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The Idea That US Consumer Is Resilient Is A Myth

Real Retail Sales Ex Gasoline Per Capita - Click to enlarge

Real Retail Sales Ex Gasoline Per Capita – Click to enlarge

The mob is only concerned with how top line retail sales did this month.  They’re really looking at inflation, driven by the spending of the  top 10%, not growth in the volume of sales, and not broader growth in real demand. In breaking out per capital real retail sales and comparing that figure with total sales it becomes apparent that the majority are buying less, not more. The idea of the “resilient US consumer” is a myth. Only the top 10% is resilient. Most Americans are losing ground and spending less.

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Real retail sales excluding gasoline per capita for October 2012 was $631.81 in 1982 constant dollars. That was just 1.1% above the October 2011 level. Compare that to the 3.5% gain in total real retail sales ex gas. These numbers make clear that somebody is spending more, but it’s not the majority of Americans. Either that, or the census bureau can’t estimate monthly inter-census population very well. That’s what the per capita estimate is based on.

This number stands 6% above the level of 3 years ago at the bottom of the recession, but 7.2% below the peak October level in 2006.   At the bottom of the 2002 recession October spending was $670.14 per person. That means that on average,  people today are spending 5.7% less than they were in that recession 10 years ago. Even though there has been some recovery since 2009,  most Americans have lost purchasing power over the past decade. The economy is technically growing but most Americans are falling farther and farther behind.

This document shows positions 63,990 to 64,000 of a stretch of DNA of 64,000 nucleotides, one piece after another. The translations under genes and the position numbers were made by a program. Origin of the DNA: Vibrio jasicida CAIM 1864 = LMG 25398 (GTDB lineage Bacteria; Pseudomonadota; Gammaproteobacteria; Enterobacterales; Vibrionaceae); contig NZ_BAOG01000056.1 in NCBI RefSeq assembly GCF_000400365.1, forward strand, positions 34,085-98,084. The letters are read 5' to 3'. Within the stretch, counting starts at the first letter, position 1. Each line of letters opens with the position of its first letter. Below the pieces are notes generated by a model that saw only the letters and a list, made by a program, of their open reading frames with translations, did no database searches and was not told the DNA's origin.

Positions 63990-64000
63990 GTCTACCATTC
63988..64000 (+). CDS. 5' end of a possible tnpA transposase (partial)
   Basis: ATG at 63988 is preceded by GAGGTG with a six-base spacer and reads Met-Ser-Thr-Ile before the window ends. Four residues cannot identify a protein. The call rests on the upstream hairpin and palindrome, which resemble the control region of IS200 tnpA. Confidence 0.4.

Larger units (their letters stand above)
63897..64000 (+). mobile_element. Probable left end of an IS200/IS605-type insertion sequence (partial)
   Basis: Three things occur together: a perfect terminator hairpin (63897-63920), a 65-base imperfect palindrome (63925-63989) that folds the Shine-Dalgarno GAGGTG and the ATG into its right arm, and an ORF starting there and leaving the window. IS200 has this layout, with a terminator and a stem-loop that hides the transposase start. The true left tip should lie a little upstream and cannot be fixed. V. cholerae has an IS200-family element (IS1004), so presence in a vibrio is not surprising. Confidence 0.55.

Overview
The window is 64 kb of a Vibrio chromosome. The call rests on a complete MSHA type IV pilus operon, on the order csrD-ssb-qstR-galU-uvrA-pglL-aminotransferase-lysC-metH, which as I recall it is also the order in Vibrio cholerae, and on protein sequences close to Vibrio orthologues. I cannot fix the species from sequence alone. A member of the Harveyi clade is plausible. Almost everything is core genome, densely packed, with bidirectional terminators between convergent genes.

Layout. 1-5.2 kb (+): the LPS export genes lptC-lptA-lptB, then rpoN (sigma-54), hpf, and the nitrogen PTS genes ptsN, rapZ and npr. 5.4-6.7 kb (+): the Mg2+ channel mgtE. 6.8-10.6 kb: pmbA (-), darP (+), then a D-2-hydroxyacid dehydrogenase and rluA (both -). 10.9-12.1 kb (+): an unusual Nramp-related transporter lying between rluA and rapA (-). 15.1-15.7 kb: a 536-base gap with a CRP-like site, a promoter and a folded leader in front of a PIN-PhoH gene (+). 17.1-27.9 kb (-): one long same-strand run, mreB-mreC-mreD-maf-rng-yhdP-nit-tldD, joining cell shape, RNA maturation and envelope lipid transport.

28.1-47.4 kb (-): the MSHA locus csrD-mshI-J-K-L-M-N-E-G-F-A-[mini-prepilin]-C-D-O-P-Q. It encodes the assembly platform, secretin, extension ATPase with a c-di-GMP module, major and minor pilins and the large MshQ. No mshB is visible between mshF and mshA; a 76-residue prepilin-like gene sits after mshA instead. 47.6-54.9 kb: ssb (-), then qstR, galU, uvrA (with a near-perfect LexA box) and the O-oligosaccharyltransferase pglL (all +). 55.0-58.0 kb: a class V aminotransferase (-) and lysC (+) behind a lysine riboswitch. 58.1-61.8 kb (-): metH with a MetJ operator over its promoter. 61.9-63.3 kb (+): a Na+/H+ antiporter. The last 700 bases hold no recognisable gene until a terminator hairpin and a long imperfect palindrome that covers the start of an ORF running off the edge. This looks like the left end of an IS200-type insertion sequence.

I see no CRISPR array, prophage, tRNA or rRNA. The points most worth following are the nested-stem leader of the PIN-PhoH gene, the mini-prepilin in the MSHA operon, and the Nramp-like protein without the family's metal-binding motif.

Looking at this chart and considering this data, ask yourself how the Fed’s money printing, which is likely to foment yet another disastrous bubble in some segment of the economy, is going to help more Americans get good paying jobs that will enable them to halt their long term slide in their standard of living.  The last bubble did not do that. In fact, it made matters worse. The next one is likely to do the same.

For more charts and a complete analysis of Retail Sales, see the permanent chart page on Real Retail Sales, from which this update is excerpted.

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Lee Adler

I’ve been publishing The Wall Street Examiner and its predecessor since October 2000. I also publish LiquidityTrader.com, and was lead analyst for Sure Money Investor, of blessed memory. I developed David Stockman's Contra Corner for Mr. Stockman. I’ve had a wide variety of finance related jobs since 1972, including a stint on Wall Street in both sales, analytical, and trading capacities. Prior to starting the Wall Street Examiner I was a commercial real estate appraiser in Florida for 15 years. I was considered an expert in the analysis of failed properties that ended up in the hands of bank REO divisions, the FDIC, and the RTC. Remember those guys? I also worked in the residential mortgage and real estate businesses in parts of the 1970s and 80s. I have been charting stocks and markets and doing analytical work since I was a teenager. I'm not some Ivory Tower academic, Wall Street guy. My perspective comes from having my boots on the ground and in the trenches, as a real estate broker, mortgage broker, trader, account rep, and analyst. I've watched most of the games these Wall Street wiseguys play from right up close. I know the drill from my 55 years of paying attention. And I'm happy to share that experience with you, right here. 

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